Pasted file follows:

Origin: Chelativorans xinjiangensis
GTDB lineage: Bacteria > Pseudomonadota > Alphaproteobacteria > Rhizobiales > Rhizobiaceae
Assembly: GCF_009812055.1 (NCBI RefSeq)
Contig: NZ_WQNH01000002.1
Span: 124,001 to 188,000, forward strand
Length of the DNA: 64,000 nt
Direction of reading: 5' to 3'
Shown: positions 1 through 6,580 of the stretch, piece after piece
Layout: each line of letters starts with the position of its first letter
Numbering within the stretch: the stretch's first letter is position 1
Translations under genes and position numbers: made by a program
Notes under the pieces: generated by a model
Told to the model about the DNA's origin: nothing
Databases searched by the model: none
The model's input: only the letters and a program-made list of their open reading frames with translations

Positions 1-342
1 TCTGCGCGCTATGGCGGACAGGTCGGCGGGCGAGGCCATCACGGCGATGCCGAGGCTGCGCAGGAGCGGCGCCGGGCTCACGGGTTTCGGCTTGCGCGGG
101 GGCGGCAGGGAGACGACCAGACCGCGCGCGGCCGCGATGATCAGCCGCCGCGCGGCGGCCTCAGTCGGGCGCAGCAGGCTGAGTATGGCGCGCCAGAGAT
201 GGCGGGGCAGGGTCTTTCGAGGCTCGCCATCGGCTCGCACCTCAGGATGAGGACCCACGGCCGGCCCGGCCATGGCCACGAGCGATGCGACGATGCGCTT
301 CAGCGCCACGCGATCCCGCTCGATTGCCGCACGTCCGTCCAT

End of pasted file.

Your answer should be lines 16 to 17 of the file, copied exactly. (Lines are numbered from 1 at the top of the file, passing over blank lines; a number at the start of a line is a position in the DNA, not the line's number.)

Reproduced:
Positions 1-342
1 TCTGCGCGCTATGGCGGACAGGTCGGCGGGCGAGGCCATCACGGCGATGCCGAGGCTGCGCAGGAGCGGCGCCGGGCTCACGGGTTTCGGCTTGCGCGGG